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Paul Revere Ride to Freedom Bike Tour

This guide takes you from the Old North Church in Boston’s North End and follows Revere’s ride on April 18, 1775.

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Difficulty: Moderate
Length: 46.7 miles
Duration: Half day

Overview :  The Paul Revere Ride to Freedom takes you from the Old North Church in Boston’s North End and follows Revere’s ride on April 18, 1775 ... more »

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Points of Interest

1. Christopher Columbus Park

The first stop of the tour is the lovely Christopher Columbus Waterfront Park. The closest Chris got to Boston was Cuba, and he never met Paul Revere. Nonetheless, take a moment to ride around and get used to your bikes before heading out to Lexington and Concord.

Old North Church is where, upon instructions from Paul Revere, Robert Newman hung lanterns to alert the Patriots that the British were coming!

"One if by land, two if by sea." (There were two).

3. Paul Revere Park

Crossing the locks to Charlestown, you are now in the same neighborhood as Paul Revere was when he waited for lanterns to be hung in the Old North Church. Revere had to row across the Charles River. He didn't have the luxury of walking his bike across this path. In fact, the locks are used to allow boats to travel by the Charles River Dam and the ... More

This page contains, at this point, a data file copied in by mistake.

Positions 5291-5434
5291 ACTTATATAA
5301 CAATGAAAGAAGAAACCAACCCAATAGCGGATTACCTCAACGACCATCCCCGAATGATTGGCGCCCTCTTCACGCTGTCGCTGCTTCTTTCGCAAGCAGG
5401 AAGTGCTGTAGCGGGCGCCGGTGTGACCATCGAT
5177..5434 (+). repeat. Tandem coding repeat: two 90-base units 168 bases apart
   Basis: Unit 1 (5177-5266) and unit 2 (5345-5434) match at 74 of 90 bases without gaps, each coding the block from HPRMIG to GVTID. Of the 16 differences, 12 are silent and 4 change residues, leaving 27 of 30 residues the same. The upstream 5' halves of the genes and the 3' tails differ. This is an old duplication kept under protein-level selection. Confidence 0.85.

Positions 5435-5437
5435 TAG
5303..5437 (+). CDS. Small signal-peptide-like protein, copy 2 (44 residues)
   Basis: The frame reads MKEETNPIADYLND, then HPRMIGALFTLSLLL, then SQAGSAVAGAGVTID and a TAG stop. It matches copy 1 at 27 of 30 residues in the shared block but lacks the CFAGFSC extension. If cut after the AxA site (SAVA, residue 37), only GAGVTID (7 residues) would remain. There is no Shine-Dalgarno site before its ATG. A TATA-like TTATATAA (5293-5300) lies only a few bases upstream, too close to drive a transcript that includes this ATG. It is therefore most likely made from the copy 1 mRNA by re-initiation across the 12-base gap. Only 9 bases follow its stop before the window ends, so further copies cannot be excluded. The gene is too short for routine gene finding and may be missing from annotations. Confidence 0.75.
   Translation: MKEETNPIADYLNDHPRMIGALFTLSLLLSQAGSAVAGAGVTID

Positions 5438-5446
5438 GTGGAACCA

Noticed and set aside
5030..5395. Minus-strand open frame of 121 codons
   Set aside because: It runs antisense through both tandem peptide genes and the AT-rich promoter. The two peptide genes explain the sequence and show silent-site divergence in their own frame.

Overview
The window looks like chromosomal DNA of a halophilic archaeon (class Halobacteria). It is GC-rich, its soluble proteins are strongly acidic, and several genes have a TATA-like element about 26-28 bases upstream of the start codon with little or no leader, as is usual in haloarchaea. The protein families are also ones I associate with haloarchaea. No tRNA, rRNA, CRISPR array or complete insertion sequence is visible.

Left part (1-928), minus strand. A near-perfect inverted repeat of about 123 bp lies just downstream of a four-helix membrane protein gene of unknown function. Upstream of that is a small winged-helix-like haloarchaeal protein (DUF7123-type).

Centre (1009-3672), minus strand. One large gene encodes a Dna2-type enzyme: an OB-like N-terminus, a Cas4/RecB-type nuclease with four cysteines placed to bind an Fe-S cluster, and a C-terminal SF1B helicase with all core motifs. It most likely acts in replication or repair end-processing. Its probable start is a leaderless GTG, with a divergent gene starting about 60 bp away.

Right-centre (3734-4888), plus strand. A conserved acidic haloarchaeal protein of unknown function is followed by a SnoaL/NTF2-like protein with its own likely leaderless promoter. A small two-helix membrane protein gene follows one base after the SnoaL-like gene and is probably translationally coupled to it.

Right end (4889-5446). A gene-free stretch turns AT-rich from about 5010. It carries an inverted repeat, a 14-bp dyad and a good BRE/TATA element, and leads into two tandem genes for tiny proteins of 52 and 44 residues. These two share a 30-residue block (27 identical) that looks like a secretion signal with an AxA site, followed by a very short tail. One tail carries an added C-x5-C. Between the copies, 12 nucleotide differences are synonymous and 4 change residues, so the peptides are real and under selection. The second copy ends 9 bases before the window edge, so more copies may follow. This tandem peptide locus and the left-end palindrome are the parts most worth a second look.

The USS Constitution was built in 1797 and has fought in three wars. The first was the Barbary War where the ship protected American merchants from pirates in the Mediterranean. The second war was the infamous War of 1812 between the United States of America and the British Empire. The third was the deadliest war in American history, the American ... More

5. Minuteman Bikeway Trailhead

After arriving in Charlestown, Revere borrowed a horse from his friend Deacon John Larkin. After he verified with the local "Sons of Liberty" that the British troops would row "by sea" to Cambridge, rather than marching "by land" out Boston Neck, Revere road out to alarm the country-side, stopping at each house, and arriving in Lexington about... More

The opening engagement of the American Revolution occurred here on April 19, 1775.

After the passage of the Intolerable Acts by the British Parliament in 1774, unrest in the colonies had increased. The British commander in Boston, General Thomas Gage, sought to avoid armed rebellion by sending a column of royal infantry from Boston to capture... More

7. Revere's Capture Site

After delivering his message to Adams and Hancock, Revere was joined by a second rider, William Dawes, who had been sent on the same errand by a different route. Deciding on their own to continue on to Concord, where weapons and supplies were hidden, Revere and Dawes were joined by a third rider, Dr. Samuel Prescott (no relation to Urban... More

Following the retreat of the Minutemen in Lexington, the British regulars moved on towards Concord.

At the North Bridge in Concord, approximately 500 colonial militiamen fought and defeated three companies of British troops. The outnumbered regulars fell back from the minutemen after a pitched battle in open territory. The British fought a... More